Whooping cough cases rise to two-decade high

Whooping cough cases have risen to the highest levels since the early 1990s and are now affecting infants at high risk of complications, official data show.

Infants are at highest risk of severe complications of whooping cough (SPL)
Infants are at highest risk of severe complications of whooping cough (SPL)

There were 1,781 confirmed cases of pertussis in England and Wales in the first five months of 2012 and 702 cases in May alone. There were 221 in the first five months of 2011, when cases began to rise, and 136 in the same period in 2010.

The rise in cases in 2011 predominantly affected adolescents and adults. But the increase in 2012 has extended into infants under three months, who are at highest risk of severe complications. Five pertussis-related deaths in infants were reported ii the first five months of 2012.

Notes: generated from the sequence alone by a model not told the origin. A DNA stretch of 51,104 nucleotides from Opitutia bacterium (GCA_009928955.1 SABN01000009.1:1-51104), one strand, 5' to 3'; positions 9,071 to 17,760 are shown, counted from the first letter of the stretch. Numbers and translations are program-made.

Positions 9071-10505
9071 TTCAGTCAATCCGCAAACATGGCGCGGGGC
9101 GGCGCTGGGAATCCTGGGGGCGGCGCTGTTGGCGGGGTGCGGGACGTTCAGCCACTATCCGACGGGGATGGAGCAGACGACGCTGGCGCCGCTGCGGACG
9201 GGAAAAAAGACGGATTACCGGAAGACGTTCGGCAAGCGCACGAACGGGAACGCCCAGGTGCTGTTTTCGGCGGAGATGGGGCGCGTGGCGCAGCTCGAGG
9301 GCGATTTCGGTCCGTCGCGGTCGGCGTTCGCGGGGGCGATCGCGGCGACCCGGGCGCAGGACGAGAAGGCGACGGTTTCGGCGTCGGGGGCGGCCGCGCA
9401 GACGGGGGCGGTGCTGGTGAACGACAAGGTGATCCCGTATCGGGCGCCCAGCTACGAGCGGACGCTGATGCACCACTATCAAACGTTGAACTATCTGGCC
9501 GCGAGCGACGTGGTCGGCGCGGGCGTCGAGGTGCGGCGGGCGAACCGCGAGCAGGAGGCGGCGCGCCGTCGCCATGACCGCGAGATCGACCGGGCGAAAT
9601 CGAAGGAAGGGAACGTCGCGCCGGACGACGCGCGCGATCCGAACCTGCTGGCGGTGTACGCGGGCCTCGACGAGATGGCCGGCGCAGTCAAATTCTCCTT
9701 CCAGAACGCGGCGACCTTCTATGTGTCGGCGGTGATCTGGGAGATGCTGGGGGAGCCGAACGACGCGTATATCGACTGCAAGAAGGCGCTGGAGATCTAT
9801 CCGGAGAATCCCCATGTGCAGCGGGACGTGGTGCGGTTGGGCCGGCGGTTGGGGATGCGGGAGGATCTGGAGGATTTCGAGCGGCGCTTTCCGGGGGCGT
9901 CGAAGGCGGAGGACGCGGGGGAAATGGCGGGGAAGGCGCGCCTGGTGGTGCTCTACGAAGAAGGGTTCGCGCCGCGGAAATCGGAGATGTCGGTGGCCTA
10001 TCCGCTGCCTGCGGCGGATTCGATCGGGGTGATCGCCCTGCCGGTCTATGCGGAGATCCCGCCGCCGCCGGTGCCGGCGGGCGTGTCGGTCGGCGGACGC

Pertussis cases rise every three or four years. However, the current rise is the highest since pertussis vaccination began to be given as part of an accelerated vaccine schedule in 1990.

The Health Protection Agency (HPA), which released the data, said that waning immunity is likely to be contributing to the rise.

HPA researchers have previously suggested that jabs should be given to adults and adolescents to boost immunity and protect babies too young to be vaccinated.

In January, HPA researchers said universal adolescent vaccination could be considered. But they added: ‘Better understanding of the disease at older ages is needed to assess the potential effect of additional vaccine doses and the role of adolescents in disease transmission to infants.'

In September 2010, HPA researchers also raised the possibility of extending pertussis vaccination to adolescents, as well as pregnant women and other adults.

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